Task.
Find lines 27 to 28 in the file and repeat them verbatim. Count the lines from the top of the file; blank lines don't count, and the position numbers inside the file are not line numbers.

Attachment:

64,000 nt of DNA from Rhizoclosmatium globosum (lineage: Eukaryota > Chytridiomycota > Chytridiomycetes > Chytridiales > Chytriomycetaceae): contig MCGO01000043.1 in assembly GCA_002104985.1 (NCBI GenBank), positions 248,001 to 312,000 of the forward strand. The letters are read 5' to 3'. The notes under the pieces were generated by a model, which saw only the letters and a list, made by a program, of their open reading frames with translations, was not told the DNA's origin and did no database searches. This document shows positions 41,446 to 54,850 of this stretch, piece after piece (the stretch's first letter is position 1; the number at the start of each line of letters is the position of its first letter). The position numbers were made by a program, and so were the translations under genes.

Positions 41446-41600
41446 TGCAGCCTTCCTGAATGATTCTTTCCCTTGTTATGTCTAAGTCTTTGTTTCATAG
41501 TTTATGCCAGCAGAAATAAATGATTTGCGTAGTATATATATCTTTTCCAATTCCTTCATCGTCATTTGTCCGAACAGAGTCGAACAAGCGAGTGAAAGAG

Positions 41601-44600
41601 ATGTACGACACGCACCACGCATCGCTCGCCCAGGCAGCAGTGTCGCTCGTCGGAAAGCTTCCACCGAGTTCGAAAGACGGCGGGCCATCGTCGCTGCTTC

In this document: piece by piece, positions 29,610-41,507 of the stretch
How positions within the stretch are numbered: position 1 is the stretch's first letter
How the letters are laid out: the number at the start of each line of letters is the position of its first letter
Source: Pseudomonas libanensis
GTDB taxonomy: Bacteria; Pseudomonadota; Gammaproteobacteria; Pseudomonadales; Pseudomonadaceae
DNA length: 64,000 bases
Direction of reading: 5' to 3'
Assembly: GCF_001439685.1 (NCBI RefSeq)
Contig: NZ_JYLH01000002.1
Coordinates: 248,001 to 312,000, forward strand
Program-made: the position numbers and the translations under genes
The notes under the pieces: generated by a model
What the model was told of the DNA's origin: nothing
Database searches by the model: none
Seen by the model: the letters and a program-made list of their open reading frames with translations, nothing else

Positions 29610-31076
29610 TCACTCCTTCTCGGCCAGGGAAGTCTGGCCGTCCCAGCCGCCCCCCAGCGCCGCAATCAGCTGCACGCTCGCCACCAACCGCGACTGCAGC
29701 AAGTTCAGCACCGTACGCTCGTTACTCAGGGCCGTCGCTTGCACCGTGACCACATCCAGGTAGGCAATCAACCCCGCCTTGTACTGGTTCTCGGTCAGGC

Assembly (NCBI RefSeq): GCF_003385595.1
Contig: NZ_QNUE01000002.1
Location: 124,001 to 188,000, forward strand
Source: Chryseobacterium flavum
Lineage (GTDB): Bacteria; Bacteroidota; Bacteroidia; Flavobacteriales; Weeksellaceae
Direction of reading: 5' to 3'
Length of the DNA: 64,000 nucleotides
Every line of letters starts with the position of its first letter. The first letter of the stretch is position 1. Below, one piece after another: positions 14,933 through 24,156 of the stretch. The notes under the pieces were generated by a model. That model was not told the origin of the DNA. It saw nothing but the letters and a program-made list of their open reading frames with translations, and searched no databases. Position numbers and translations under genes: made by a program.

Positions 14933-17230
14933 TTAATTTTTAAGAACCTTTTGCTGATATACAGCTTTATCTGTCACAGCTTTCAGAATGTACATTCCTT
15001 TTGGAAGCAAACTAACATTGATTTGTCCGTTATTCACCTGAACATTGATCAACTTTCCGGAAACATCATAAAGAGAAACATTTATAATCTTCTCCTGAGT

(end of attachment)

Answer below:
Location: 124,001 to 188,000, forward strand
Source: Chryseobacterium flavum